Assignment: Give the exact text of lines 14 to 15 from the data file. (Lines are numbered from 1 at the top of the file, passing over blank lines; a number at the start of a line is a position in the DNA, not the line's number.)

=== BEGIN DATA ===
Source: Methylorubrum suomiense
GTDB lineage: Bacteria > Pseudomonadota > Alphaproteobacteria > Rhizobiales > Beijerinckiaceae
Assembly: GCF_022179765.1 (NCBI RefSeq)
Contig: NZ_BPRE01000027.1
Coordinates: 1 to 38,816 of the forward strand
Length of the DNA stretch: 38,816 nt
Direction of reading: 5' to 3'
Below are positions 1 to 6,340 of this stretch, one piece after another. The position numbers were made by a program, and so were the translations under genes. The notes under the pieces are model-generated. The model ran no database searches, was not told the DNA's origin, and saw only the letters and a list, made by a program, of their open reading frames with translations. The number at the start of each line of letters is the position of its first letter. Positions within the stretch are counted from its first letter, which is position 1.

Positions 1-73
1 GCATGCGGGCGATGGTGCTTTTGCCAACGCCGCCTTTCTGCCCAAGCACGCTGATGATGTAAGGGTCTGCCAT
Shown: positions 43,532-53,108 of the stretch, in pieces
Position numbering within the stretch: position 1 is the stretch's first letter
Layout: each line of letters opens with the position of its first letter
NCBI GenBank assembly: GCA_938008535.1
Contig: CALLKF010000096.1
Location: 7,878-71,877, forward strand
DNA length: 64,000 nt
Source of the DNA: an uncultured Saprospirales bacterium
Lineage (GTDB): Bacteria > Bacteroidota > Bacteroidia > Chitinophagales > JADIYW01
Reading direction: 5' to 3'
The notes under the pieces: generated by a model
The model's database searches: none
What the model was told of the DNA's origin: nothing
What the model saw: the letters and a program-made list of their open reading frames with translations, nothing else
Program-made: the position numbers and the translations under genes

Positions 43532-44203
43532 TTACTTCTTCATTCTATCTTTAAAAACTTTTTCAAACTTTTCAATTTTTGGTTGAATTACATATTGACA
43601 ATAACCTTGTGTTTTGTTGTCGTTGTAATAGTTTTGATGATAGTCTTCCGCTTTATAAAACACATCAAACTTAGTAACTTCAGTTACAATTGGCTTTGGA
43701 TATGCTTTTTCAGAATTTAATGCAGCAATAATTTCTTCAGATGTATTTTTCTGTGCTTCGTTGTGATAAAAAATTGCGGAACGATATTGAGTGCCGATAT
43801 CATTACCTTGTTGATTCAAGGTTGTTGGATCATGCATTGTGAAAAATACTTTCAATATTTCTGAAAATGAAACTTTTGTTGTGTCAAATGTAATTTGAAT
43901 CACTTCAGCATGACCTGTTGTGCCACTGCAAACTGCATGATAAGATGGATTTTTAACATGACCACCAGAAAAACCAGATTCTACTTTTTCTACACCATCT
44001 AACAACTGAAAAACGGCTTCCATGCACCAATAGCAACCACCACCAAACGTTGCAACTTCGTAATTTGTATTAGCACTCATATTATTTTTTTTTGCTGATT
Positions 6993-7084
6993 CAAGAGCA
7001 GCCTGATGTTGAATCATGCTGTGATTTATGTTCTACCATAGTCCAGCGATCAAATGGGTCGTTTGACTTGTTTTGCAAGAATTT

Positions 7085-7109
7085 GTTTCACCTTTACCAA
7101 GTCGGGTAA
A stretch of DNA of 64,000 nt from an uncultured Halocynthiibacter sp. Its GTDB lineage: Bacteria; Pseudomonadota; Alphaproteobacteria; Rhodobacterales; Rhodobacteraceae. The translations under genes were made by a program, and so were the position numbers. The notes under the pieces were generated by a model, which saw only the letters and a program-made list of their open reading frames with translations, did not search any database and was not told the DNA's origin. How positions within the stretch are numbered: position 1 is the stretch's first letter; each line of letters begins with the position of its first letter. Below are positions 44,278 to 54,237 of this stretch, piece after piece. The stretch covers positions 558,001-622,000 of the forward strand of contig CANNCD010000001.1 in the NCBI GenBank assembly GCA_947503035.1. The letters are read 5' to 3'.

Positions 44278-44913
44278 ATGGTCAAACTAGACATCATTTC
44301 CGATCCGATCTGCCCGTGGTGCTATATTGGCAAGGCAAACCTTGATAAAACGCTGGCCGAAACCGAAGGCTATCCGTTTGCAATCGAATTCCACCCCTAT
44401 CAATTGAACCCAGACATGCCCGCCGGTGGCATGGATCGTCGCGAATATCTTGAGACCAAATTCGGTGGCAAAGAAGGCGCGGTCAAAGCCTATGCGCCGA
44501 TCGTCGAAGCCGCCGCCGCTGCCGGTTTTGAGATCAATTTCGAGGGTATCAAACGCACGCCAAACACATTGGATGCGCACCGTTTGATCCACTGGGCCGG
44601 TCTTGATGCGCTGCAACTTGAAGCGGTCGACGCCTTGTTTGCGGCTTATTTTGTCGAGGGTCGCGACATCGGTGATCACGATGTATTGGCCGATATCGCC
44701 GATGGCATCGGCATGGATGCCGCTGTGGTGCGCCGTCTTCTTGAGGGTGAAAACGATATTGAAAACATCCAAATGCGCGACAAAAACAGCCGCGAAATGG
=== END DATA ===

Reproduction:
NCBI GenBank assembly: GCA_938008535.1
Contig: CALLKF010000096.1